If you travel by road the 1,780 miles from Spartanburg, S.C., to Cape Breton Island, located at the northeastern tip of Nova Scotia, it will take two and a half days of “pretty good driving,” according to Keith Davis.
However, if you have access to a high-speed Internet connection, you can instantaneously bring together two diverse congregations – one in Nova Scotia, the other at 2817 East Main Street in Spartanburg – for a shared experience of worship and Bible study.
That’s what happened on a recent Wednesday evening, when members of Zion Hill Baptist Church in Spartanburg worshiped via Skype (an Internet videoconferencing program) with a small group of believers and South Carolina missions volunteers in the rural Cape Breton Island community of Goose Cove.
And it wasn’t just one group of people passively watching the other. The camera panned the Mt. Zion group, which had gathered in the church’s fellowship hall to view the proceedings projected onto a wall, while in Goose Cove, residents viewed South Carolinians on a television screen as they introduced themselves, leaning into the laptop’s built-in camera. Someone in Spartanburg led in prayer, and someone in Goose Cove read Scripture. Worshipers on both sides sang hymns.
“It really helped our church feel a part of that mission trip,” said Davis, who is pastor at Zion Hill. “It put faces with the people we had been talking about.”
Davis and seven church members traveled to Cape Breton Island in late July to assist and encourage a small group of Christians who gather once a week in a home for Bible study. Because there is no evangelical church in the sparsely populated Goose Cove community, a pastor from Baddeck Village drives 45 minutes every Wednesday to meet with the Goose Cove believers.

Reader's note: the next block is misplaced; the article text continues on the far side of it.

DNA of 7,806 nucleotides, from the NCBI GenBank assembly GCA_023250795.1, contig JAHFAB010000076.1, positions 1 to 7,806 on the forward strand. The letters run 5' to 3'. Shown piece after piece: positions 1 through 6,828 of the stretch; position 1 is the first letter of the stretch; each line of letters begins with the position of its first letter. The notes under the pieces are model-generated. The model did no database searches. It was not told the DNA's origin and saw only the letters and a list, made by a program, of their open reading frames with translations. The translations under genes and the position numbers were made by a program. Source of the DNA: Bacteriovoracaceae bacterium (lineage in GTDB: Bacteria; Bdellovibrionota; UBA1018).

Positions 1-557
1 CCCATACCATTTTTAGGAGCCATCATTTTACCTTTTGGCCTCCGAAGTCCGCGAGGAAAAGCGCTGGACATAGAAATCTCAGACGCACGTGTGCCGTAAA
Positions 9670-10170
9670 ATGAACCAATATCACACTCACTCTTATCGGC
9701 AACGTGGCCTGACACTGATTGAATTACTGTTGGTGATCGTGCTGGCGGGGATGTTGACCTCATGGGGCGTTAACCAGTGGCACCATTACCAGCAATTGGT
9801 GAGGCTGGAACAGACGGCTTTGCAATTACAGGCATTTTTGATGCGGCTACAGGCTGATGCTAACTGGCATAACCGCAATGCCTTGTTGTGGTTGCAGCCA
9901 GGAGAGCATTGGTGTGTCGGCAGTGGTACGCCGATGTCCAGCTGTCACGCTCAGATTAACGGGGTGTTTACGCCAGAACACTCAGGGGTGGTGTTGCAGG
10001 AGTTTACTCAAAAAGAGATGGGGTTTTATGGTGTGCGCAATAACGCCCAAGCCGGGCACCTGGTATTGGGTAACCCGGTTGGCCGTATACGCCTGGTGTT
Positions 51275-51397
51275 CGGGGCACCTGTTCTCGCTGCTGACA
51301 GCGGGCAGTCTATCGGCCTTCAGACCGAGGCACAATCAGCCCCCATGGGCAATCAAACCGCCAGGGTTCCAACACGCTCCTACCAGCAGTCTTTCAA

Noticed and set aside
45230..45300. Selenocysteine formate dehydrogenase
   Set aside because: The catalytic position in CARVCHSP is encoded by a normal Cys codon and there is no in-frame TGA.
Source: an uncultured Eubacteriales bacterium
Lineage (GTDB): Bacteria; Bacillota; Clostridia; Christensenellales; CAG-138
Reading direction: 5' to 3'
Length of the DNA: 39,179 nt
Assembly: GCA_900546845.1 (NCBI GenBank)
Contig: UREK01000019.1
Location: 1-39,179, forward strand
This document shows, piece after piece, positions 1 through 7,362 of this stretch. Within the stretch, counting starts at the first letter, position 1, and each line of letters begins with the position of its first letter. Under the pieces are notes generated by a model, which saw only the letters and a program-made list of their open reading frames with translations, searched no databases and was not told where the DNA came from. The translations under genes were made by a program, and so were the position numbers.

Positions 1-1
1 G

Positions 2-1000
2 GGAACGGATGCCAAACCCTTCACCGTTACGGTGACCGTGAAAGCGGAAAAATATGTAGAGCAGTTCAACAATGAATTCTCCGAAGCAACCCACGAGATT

Baddeck Village Baptist Church was established two years ago with help from South Carolina Baptists through their missions partnership with Nova Scotia. First Baptist Church, Pacolet, played a “big part” in planting the Baddeck Village church, Davis said.
Cape Breton Island is home to 120,000 people, but less than 2 percent of them “even claim to be Christians,” Davis said. Hugh Morrison, a Baptist pastor in Margaree Valley in Nova Scotia, has a vision for planting churches all along the Cabot Trail, a 185-mile scenic roadway that completes a loop around the northern tip of island. Morrison is well known to South Carolina Baptists who have made the trek to Nova Scotia. “He almost pleads with God over the souls of people on that island,” Davis said.
This year marked Zion Hill’s second trip to Goose Cove, where the volunteers led a Vacation Bible School. Davis said some of the local residents told him it had been more than 30 years since there had been any kind of Vacation Bible School there.
Davis also said he has experienced some opposition to South Carolina Baptists’ witness. “We have to go in gingerly and love on them through VBS,” he said. “We’re seeing the walls come down, but it’s a slow go.”
His church sent hymnals to the church in Baddeck Village last year, and this year they are sending craft materials. “Through our partnership, we can do things like this even though we’re a small church,” Davis said.
He said Zion Hill will also schedule some more Skype-enabled Bible studies with the small band of believers in Goose Cove.
Although the Zion Hill volunteers took a plane to Nova Scotia this year, Davis has, in the past, made the 3,560-mile roundtrip by bus. “I told the group last year, if Paul can go on a ship, we can go on an air-conditioned bus,” he said.
Still, he added, laughing, “When I got back home, my sciatic nerve was about to kill me.”